Tuesday, May 24, 2011
Aesop Rock: Labor Days (2001)
I'm having trouble thinking of an individual story better-told, in any branch of pop music, than this album's "No Regrets," a shattering tale of love and art and satisfied death. I suppose we could delve into the Kinks' catalog and find some intricate character study like "Two Sisters" but who but Aesop Rock has ever thrown the words together in such a thrillingly precise, unfussy but eloquent manner?
That's one of the tracks when you can figure out what the hell he's talking about (the direct, perhaps overdramatic Clashism "9-5ers Anthem" is another example); after spending a few days with this in the car wondering whether it would be worthwhile to decipher enough of it to write intelligently about Aesop's fixations, I determined that it would be a futile gesture, unless I really need to work enough out of his Nazi and Justice League and Kraftwerk and refs to provide a commentary that won't say nearly as much as this wordy, complex music.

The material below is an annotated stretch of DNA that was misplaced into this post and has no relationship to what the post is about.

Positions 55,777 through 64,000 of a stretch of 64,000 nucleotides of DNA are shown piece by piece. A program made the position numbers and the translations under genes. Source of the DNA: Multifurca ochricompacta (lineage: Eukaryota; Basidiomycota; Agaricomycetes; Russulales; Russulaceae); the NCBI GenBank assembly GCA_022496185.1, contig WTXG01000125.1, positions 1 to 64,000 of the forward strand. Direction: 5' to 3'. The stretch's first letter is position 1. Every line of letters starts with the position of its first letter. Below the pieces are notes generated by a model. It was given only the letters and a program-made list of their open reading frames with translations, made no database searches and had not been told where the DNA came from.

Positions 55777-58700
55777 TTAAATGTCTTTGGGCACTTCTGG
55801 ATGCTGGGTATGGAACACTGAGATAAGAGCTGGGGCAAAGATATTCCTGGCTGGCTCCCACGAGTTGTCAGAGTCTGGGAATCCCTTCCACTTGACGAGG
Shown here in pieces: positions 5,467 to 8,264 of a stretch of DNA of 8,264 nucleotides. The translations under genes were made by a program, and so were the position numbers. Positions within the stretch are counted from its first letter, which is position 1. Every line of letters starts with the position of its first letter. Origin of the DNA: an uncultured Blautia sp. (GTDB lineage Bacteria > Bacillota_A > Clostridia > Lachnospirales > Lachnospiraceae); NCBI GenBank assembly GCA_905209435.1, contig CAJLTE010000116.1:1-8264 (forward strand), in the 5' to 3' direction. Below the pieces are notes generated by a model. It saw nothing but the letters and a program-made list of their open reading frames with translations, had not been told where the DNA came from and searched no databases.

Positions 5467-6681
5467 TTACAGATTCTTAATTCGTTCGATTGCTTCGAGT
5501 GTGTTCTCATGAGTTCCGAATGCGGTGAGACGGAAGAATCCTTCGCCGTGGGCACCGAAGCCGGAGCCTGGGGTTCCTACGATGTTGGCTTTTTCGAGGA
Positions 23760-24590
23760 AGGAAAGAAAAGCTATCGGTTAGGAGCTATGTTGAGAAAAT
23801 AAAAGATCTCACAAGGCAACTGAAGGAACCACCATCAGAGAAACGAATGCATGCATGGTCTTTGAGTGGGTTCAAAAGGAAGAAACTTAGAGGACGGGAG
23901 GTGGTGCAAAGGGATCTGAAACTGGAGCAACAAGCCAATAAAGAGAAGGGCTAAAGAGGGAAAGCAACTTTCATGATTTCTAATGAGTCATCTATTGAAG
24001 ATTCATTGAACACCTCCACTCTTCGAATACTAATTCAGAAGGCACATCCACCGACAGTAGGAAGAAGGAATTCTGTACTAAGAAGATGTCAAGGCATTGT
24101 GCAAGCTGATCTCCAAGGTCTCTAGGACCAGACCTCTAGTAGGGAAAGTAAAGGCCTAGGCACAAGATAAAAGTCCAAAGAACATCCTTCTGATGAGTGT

Aesop Rock is hardly a hip hop master; his delivery lacks emotional variance and often feels rote, or slavish to the material he recites. Still, not many rappers can compete with either the conceptual ambition of this record, worthy of Kanye West, or its working-class solidarity, worthy of the Roots or, hell, the Pogues. If you're looking for an incredibly dense, musically intriguing, smartly flowing record to keep you busy parsing out its ideas and thrusts for a good long while, this literate and fascinating cult moment should be near the top of your list. There's plenty of brainpower and funk in this hour of interjections and loops; it's pretty damn funny, too. "If the revolution ain't gonna be televised, then fuck, I prob'ly missed it."